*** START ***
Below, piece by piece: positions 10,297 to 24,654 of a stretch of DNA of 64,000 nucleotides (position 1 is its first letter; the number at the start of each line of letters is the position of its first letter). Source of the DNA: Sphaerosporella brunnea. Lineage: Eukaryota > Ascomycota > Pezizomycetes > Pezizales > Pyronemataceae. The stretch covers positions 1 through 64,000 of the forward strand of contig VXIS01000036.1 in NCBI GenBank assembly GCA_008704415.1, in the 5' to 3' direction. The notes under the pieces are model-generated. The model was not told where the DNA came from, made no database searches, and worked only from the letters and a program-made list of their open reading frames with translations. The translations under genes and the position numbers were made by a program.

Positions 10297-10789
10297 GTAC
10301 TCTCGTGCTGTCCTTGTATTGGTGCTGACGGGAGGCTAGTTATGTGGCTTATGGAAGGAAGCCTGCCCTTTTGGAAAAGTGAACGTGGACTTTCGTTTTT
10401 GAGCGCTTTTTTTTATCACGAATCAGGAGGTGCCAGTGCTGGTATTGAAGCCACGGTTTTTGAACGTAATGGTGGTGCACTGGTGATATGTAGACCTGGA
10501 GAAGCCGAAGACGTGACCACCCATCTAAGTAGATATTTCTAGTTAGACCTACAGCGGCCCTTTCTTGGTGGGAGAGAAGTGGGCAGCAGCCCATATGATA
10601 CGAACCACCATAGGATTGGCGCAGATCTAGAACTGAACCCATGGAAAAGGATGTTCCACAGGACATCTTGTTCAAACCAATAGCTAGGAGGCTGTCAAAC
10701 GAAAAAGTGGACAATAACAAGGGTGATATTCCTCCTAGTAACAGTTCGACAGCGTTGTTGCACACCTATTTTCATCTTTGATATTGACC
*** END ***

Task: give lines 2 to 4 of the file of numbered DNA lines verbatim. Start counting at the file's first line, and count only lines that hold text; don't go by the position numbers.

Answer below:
Positions 10297-10789
10297 GTAC
10301 TCTCGTGCTGTCCTTGTATTGGTGCTGACGGGAGGCTAGTTATGTGGCTTATGGAAGGAAGCCTGCCCTTTTGGAAAAGTGAACGTGGACTTTCGTTTTT